Ford Motor Co abruptly named James Hackett as chief executive on Monday, responding to investors’ growing unease about the U.S. automaker’s slumping stock price and its ability to counter threats from longtime rivals and Silicon Valley.
Ford Chairman Bill Ford Jr., whose family effectively controls the U.S. No. 2 automaker, said he wanted Hackett to speed up decision-making and cut costs, but did not offer specifics on how the new CEO should change operations. “The clock speed at which our competitors are working …requires us to make decisions at a faster pace,” said Ford Jr., who plans to take a more active role at the company, according to a person briefed on the matter.
Ford, which announced plans to cut 1,400 white-collar positions last week, is expected to look at further significant cost cuts in the next three to six months, according to company officials, speaking on condition of anonymity as the plans have not been finalized.
Hackett, 62, known as a turnaround expert who for the past year has led the Ford unit developing self-driving cars and related projects, replaces Mark Fields, 56, who spent less than three years as CEO.
Fields’ abrupt dismissal caught nearly all at Ford by surprise, but concerns about the company’s direction have been brewing for some time.
Ford, once the most financially secure of the ‘Big Three’ Detroit automakers, and the only one not to take U.S. government money in the U.S. auto industry bailout a decade ago, reported record profit in 2015, but now finds itself under pressure on all sides as overall U.S. auto sales fall.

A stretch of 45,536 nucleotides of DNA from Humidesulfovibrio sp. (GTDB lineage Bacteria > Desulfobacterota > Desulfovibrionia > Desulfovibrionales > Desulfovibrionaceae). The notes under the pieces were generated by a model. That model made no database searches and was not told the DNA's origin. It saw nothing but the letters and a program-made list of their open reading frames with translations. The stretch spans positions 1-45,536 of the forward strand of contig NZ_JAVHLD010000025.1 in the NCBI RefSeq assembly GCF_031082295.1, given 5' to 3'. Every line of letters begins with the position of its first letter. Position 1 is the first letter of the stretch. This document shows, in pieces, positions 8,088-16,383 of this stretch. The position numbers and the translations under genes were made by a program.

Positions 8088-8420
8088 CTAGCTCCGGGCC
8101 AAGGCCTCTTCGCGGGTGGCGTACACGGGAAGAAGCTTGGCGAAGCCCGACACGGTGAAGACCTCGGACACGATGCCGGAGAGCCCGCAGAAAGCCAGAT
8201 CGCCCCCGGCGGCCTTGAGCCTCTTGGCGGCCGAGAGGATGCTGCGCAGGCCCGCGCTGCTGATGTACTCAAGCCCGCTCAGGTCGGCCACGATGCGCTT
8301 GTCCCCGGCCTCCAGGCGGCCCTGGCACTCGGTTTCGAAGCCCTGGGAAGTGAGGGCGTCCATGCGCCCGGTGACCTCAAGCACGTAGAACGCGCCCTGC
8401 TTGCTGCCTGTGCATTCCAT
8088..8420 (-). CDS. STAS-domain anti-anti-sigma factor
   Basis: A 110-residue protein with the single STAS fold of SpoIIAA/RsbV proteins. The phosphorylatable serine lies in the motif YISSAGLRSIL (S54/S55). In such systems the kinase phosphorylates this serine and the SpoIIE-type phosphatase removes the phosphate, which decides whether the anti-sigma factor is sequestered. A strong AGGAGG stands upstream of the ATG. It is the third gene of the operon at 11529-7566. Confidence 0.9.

Rival General Motors Co is aggressively targeting Ford’s share of the lucrative North American truck and sport utility business, the source of 90 percent of Ford’s profit. Meanwhile, investors see Ford as a laggard in the shift toward electric vehicles, self-driving technology and ride-sharing. Ford’s $44 billion market value is below electric car pioneer Tesla Inc’s $51 billion.
Bill Ford and other descendants of company founder Henry Ford effectively control the automaker through a special class of shares, but many investors share his concern that the company is running out of time. Ford shares closed up 2.1 percent at $11.10. At Friday’s close, they had fallen 37 percent since Fields took over three years ago at the peak of the U.S. auto industry’s recovery from the crisis last decade.
The automaker has tangled with U.S. President Donald Trump, who spent more than a year criticising the company on the campaign trail for expanding operations in Mexico and exporting U.S. jobs. A Ford spokeswoman said Trump was not a factor in Fields’ departure.